According to reports, the delay in the onset of southwest monsoon has not only affected the production of wind energy but also power production which has reduced drastically in the last two days, from 75 million units per day to just 16 million units on July17. Consequently, the Tamil Nadu Generation and Distribution Corporation Limited (TANGEDCO) has appealed to the people on Tuesday to bear unscheduled power cuts in the coming days.
The situation has further worsened due to the sharp decline in wind power production coupled with poor hydro power generation this year. TANGEDCO benefited largely from the power generated by windmills to meet the growing energy demands in the state. Windmills generate the most energy during the Southwest monsoon, between the months of May and October.
K Kasturirangan, Chairman, Indian Wind Power Association, said that there had been a similar situation in the past when wind was minimal and officials where concerned about the sudden dip in wind speed. “During the year 2008 and 2010, there was a similar situation when wind was feeble. However, the situation was back to normal two days later,” he said. Windmills produce the most energy when wind velocity is between 8 and 14 meters per minute, while during lean days, when velocity is between 3 and 7 meters, they produce minimum energy, he said.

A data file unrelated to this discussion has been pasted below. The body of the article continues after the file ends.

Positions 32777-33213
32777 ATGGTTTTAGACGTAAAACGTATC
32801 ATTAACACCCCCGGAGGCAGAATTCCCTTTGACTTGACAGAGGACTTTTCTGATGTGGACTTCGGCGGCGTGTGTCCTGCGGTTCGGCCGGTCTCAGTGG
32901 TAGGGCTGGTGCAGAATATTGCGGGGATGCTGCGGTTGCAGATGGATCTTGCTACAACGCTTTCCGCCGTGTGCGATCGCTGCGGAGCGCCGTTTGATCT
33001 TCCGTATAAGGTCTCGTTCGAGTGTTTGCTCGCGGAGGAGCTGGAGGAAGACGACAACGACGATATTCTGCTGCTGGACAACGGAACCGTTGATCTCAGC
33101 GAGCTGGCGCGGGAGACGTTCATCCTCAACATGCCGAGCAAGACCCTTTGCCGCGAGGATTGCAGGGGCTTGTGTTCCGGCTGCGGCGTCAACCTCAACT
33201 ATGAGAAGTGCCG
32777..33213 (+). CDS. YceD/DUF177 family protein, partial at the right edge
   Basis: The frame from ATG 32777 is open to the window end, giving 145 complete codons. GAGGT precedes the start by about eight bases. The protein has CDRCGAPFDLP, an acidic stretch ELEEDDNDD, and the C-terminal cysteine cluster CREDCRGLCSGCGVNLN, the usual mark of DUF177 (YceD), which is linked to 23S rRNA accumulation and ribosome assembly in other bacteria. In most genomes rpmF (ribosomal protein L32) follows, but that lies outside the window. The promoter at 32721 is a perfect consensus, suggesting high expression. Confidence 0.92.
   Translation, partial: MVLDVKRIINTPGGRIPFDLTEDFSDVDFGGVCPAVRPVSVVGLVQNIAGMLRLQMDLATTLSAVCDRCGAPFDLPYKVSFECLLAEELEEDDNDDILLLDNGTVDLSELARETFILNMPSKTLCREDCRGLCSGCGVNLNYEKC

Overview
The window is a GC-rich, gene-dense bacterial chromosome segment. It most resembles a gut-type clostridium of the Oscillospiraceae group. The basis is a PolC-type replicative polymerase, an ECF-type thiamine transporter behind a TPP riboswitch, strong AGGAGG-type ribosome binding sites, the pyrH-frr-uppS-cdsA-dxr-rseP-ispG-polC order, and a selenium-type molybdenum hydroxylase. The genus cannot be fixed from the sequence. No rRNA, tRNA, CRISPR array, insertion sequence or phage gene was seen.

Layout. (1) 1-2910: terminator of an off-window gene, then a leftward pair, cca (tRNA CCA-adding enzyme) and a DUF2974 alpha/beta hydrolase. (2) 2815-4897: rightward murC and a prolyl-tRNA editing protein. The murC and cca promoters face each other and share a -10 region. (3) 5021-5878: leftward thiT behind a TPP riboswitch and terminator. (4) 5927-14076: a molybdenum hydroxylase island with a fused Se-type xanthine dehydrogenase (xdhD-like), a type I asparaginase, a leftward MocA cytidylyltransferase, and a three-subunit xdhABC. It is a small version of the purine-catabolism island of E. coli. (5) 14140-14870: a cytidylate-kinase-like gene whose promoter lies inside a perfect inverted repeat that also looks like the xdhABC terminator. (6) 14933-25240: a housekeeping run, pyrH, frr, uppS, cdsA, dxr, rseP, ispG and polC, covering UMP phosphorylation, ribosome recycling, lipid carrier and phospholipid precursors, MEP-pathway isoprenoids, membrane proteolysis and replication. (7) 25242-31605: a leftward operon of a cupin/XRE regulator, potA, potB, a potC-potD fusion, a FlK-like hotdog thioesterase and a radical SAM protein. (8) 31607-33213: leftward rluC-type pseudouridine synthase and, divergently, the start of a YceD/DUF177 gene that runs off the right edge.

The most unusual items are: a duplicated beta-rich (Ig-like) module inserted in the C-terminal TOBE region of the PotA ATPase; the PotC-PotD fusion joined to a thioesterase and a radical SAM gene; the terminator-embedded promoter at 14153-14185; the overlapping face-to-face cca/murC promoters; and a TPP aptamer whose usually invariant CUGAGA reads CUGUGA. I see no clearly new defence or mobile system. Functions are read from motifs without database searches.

Kasturirangan said that wind energy remains the biggest contributor to the overall power requirement in the state. It contributes nearly 3500 MW of energy to the total requirement of 11,000 MW of energy for the state. TANGEDCO has utilised windmills to a record capacity, harnessing 33 percent of the power generated through it this year.
The TANGEDCO would have been better prepared to meet demand if they had planned properly and consulted experts for accurate weather forecasts, said Kasturirangan. They should have done this as soon as they were aware of reports suggesting a poor southwest monsoon. The prediction would have helped the TANGEDCO to purchase or arrange power from exchanges to meet fluctuating requirement, he added. However on Tuesday, the winds generated just 15.973million units, against the total windmill capacity of 3500MW. The windmills during the same day in 2011 produced about 55 million units of wind power.
The situation is much worse as far as production of hydropower is concerned, which has put TANGEDCO in the dock again. They received just 6.345 million units of power, as the poor monsoon reduced the water level in the dams. The same hydropower stations were able to produce 12 million units during the same day in 2011.
A Thangavelu, Chief Engineer, Coimbatore region, said that there may be unscheduled power cuts and even total power cuts as the wind has suddenly dropped. On Wednesday, the situation was slightly better and 2300 MW was generated. Due to poor rain the dams also do not have the capacity to generate power. Since most are for irrigation purposes, there is not enough water to produce power through hydropower stations, he said.